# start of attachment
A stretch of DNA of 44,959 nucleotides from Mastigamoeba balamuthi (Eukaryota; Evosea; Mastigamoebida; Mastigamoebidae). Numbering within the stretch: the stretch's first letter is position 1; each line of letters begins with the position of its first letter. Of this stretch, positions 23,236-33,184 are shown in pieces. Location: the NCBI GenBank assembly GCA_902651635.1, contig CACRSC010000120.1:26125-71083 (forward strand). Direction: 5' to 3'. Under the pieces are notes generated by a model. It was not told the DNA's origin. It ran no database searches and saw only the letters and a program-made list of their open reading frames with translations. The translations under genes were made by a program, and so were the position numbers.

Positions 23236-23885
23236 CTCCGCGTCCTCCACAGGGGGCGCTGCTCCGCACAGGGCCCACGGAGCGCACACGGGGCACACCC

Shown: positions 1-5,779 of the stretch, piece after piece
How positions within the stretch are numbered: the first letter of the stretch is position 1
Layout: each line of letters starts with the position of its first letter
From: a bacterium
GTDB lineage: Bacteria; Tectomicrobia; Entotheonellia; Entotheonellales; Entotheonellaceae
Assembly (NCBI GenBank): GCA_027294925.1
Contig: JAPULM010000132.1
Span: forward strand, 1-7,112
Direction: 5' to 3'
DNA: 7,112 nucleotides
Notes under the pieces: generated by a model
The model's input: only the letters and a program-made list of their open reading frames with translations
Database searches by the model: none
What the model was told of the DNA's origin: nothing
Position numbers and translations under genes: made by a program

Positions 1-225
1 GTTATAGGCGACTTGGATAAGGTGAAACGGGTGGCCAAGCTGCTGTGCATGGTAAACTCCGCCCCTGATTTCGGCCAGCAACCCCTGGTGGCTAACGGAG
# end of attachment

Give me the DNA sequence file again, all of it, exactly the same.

A stretch of DNA of 44,959 nucleotides from Mastigamoeba balamuthi (Eukaryota; Evosea; Mastigamoebida; Mastigamoebidae). Numbering within the stretch: the stretch's first letter is position 1; each line of letters begins with the position of its first letter. Of this stretch, positions 23,236-33,184 are shown in pieces. Location: the NCBI GenBank assembly GCA_902651635.1, contig CACRSC010000120.1:26125-71083 (forward strand). Direction: 5' to 3'. Under the pieces are notes generated by a model. It was not told the DNA's origin. It ran no database searches and saw only the letters and a program-made list of their open reading frames with translations. The translations under genes were made by a program, and so were the position numbers.

Positions 23236-23885
23236 CTCCGCGTCCTCCACAGGGGGCGCTGCTCCGCACAGGGCCCACGGAGCGCACACGGGGCACACCC

Shown: positions 1-5,779 of the stretch, piece after piece
How positions within the stretch are numbered: the first letter of the stretch is position 1
Layout: each line of letters starts with the position of its first letter
From: a bacterium
GTDB lineage: Bacteria; Tectomicrobia; Entotheonellia; Entotheonellales; Entotheonellaceae
Assembly (NCBI GenBank): GCA_027294925.1
Contig: JAPULM010000132.1
Span: forward strand, 1-7,112
Direction: 5' to 3'
DNA: 7,112 nucleotides
Notes under the pieces: generated by a model
The model's input: only the letters and a program-made list of their open reading frames with translations
Database searches by the model: none
What the model was told of the DNA's origin: nothing
Position numbers and translations under genes: made by a program

Positions 1-225
1 GTTATAGGCGACTTGGATAAGGTGAAACGGGTGGCCAAGCTGCTGTGCATGGTAAACTCCGCCCCTGATTTCGGCCAGCAACCCCTGGTGGCTAACGGAG